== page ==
Cherry Cheesecake

15 Nov



I don’t have photos of the cheesecakes.  They were too ugly.  They were so ugly that when I offered it at work, people tried to be polite and make a dash for the door.  That is until one brave soul came and ate it.  Then thecupcakes all disappeared in a flash.  So don’t judge a book by it’s cover.  It’s the inside that counts

We went to Queen Victoria Market on Saturday for our regular groceries.  The hubs likes going near closing time as people try to get rid of their wares at super low prices.  The cherries were originally going for $8/kg.  But the guy said “$6/kg! Hurry up! I want to go home!”  So I said ” 0.5kg please?” His answer? “Nope.  0.5kg $4 1kg $6.”  So how was I to buy just 0.5 kg.

The cherries were divine and the bubs polished off a small bowl of it after dinner.  The remaining were a bit unripe.  I remembered a recipe from The Basics: A Really Useful Cookbook by Anthony Telsford for cheesecake.  His explanation for the finer details of getting the perfect outcomes for various dishes were very helpful.   Don’t overbeat the cream cheese, bake in a water bath were some tips which I felt made sense.  But I had returned the book to the library just the day before!  So the internet, here I come!

I found a cheesecake recipe (with beautiful photos to inspire me) at The Pleasure Monger.  I substituted cherries for strawberries, thinking that I could create beautiful cheesecakes like her.  But I didn’t have a cake tin.  So I made cheesecake cupcakes.  My result tasted heavenly.  Just the right texture with just the right amount of tartness and sweet.  But. Just. Plain. Ugly.  I attribute it to my inexperience with the cherry sauce.  Not sure if it is because of my substitution of cherry for strawberry or my omission of the small amount of orange juice.  I think the next time I make this, I’d just add my cherries directly into my cream cheese and see what happens.

In my very sparse kitchen, I also have to improvise or make do.  No handheld cake mixer available.  So I used my food processor to do all the work.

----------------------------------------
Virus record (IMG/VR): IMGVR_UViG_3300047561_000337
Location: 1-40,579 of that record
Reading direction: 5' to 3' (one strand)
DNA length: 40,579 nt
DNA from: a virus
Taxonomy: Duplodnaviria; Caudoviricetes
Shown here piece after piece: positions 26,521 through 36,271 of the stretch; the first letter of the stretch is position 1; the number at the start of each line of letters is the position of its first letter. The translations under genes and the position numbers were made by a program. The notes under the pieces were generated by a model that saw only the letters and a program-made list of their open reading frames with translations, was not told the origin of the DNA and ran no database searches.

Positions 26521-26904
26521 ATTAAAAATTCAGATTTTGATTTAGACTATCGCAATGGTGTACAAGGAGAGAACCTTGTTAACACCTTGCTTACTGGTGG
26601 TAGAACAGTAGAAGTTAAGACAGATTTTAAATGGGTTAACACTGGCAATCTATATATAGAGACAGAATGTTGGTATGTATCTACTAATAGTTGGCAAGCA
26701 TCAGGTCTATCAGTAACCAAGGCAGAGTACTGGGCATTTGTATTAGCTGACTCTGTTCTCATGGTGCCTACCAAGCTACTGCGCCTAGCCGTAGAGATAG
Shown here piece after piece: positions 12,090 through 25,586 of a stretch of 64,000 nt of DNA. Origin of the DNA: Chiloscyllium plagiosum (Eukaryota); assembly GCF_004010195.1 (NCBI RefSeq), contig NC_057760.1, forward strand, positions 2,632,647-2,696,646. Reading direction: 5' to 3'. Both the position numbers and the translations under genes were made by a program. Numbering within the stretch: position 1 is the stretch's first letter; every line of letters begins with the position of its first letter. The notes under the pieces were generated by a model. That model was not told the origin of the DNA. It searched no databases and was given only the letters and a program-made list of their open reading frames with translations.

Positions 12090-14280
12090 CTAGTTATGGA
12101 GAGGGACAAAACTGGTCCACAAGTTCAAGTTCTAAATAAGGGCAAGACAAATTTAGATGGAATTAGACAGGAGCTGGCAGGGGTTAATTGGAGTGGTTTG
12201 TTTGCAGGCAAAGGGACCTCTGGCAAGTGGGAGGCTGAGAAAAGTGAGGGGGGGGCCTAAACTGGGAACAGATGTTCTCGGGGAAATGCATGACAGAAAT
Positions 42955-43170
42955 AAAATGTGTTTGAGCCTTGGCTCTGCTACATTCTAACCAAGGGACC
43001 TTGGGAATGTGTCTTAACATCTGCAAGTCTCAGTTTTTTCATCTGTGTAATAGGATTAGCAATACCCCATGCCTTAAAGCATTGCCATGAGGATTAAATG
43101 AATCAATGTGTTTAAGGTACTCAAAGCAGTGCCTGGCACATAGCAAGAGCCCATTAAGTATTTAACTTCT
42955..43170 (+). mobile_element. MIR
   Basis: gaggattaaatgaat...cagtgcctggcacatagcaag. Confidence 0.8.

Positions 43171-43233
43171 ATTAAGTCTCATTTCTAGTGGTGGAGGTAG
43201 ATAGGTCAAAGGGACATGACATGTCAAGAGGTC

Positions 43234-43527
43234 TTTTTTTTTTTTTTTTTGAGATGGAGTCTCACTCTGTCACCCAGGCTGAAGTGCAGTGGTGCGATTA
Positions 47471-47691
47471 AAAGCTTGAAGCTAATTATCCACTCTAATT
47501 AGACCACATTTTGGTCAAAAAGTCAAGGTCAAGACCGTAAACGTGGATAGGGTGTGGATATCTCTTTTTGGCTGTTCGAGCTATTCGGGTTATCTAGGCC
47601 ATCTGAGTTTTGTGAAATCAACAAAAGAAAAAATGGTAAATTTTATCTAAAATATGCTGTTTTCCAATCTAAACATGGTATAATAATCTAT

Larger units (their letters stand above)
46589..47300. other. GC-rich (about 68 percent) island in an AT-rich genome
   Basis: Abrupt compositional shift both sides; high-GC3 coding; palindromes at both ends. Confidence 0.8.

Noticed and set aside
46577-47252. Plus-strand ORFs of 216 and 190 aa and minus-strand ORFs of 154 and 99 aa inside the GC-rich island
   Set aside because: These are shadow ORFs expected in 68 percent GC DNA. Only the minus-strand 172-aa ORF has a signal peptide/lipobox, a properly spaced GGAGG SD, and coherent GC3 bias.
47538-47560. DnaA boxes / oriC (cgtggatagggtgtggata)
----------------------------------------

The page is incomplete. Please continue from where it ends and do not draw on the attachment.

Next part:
Cherry Cheesecake

(adapted from The Pleasure Monger)

Makes 12 medium sized cupcakes


150g Digestive biscuits

50g unsalted butter, melted

  1. Preheat oven to 150 degree Celsius
  2. Line 2 muffin trays with cupcake holders
  3. Break up the biscuits and pour the butter into the food processor and process
  4. Divide mixture equally into all the holders and press down
  5. Bake for about 7 minutes at 150 degree Celsius
  6. Take trays out and set aside to cool completely

Cream cheese filling

500g cream cheese

100g caster sugar

2 medium sized eggs

1 tsp vanilla paste

  1. Bring the cream cheese to room temperature – it helps with the mixing.
  2. Add sugar and blend using food processor.
  3. Add eggs one by one and continue blending.
  4. Add vanilla paste and mix
  5. Pour over cake bases that have been prepared

Cherry topping

150g Cherry washed and pitted

1 tbs caster sugar

1/2 tbs cornflour

  1. Process all the above in a food processor
  2. Pass the contents through a sieve to remove the larger bits
  3. Spoon over the cream cheese filling

Baking the cake

  1. Place muffin tray in a deep tray and fill the deep tray with water to 2.3 way up the muffin tin.
  2. Bake at 150 degree Celsius for 40 minutes.
  3. Cool cakes by leaving the oven door open to avoid having the cakes sinking.

I’ll update with actual cupcake picture when I bake these again.  But now, they are in my colleagues’ stomachs.


2 Responses to “Cherry Cheesecake”

  1. theordinarycook November 15, 2010 at 12:21 pm #

    They sound delicious, I wish there was a picture though, ugly or not. I am sure they looked better than you think.

    • brainybairn November 15, 2010 at 7:54 pm #

      Thank you for the encouraging words! Will definitely take photos the next time!!

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